AIMS: Due to an ageing population and increasing survival from concurrent diseases, the burden of left-sided degenerative valvular heart disease is expected to increase over time. This study aims at determining the temporal trends in incidence rates at the population level and examines whether there are socioeconomic differences.
METHODS AND RESULTS: A total of 133 209 patients were identified with a first-time diagnosis of aortic stenosis (AS), mitral regurgitation (MR), or aortic regurgitation (AR) in the Danish National Patient Registry in the 2000-17 period. Incidence rates (per 100 000 person-years) doubled over the period for AS (57 in 2000-02; 114 in 2015-17) and for AR (22 in 2000-02; 41 in 2015-17) and remained the same for MR (38 in both 2000-02 and 2015-17). Incidence rates increased rapidly with increasing age, most markedly for AS. Men had a higher risk of being affected [relative risk (RR) 1.69 for AS, 1.19 for MR, 1.35 for AR]. Compared to high-level education, patients with medium- and low-level education had a higher risk of being affected (RR 1.18 for AS medium level and 1.47 for AS low level; 1.03 for MR medium level and 1.14 for MR low level; 1.03 for AR medium level and 1.18 for AR low level).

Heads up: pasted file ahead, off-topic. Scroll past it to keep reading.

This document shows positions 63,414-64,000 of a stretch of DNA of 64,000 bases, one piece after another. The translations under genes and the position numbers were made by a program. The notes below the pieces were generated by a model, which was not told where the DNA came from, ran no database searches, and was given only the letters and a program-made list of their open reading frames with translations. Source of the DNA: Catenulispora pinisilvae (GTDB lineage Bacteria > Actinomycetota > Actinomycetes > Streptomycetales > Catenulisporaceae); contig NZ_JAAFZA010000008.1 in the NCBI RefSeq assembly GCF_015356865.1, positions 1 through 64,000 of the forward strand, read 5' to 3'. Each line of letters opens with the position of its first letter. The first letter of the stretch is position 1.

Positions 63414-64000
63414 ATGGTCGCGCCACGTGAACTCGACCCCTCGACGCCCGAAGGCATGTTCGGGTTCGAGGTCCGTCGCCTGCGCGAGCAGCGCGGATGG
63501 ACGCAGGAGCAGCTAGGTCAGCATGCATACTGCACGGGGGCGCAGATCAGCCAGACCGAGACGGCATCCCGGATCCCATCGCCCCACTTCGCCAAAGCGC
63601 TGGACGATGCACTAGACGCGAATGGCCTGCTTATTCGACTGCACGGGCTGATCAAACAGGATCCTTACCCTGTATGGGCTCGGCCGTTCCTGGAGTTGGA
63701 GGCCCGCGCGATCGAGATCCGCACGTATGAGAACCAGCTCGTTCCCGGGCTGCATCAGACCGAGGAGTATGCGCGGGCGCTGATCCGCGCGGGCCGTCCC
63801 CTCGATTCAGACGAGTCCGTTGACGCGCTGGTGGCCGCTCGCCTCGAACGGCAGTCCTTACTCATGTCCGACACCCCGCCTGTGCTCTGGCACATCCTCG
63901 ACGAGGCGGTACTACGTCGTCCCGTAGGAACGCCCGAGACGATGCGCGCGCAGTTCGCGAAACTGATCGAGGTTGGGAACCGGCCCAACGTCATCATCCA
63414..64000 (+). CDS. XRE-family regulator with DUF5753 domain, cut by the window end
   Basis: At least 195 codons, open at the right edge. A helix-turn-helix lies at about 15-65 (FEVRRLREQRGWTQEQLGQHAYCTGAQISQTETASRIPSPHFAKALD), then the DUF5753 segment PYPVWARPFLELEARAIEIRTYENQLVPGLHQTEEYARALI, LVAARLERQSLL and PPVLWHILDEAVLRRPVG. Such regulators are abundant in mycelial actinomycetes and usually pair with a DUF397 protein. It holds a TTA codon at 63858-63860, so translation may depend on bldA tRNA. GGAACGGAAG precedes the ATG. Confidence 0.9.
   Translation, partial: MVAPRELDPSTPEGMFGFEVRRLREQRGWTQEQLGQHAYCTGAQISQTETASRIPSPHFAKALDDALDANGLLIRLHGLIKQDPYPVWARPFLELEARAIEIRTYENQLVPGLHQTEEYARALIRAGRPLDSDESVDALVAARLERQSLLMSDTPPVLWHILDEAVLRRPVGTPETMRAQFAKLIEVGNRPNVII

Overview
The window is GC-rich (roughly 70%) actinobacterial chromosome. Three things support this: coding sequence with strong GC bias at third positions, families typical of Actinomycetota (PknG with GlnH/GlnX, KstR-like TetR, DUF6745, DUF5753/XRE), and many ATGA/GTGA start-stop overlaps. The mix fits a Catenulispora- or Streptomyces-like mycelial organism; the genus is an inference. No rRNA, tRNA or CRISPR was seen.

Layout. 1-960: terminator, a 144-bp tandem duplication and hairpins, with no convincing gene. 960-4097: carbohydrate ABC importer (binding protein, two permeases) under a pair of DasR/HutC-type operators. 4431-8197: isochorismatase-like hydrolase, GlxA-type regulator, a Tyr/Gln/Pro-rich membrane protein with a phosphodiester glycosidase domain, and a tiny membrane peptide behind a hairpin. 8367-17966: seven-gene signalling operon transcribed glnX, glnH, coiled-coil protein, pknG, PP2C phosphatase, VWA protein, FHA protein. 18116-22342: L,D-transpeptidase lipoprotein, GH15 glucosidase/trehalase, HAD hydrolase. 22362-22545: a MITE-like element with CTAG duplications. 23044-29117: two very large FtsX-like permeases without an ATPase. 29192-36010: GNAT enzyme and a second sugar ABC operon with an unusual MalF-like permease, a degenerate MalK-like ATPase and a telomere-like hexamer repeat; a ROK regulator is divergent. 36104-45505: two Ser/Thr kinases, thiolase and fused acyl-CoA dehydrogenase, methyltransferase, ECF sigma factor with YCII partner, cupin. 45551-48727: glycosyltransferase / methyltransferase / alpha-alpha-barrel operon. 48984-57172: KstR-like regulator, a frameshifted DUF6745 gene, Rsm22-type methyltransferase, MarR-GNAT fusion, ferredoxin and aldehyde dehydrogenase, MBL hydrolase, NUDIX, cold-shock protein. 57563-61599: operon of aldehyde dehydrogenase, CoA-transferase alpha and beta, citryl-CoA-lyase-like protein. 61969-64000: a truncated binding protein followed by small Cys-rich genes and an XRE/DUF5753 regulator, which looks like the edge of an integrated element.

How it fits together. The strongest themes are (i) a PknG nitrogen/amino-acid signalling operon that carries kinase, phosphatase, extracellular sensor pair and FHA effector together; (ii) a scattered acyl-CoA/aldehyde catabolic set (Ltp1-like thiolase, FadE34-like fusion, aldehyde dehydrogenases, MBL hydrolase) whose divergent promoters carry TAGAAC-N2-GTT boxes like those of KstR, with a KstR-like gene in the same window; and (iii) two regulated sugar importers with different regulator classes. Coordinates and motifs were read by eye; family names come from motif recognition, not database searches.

CONCLUSIONS: For AS and AR, the incidence rates doubled, while the incidence rates remained at the same level for MR. The risk of being affected increased with advanced age and male gender. Patients with low-level education had a higher risk of being affected compared to patients with high-level education, especially among patients with AS.
|Tidsskrift||European Heart Journal - Quality of Care and Clinical Outcomes|
|Status||Udgivet - 28. okt. 2021|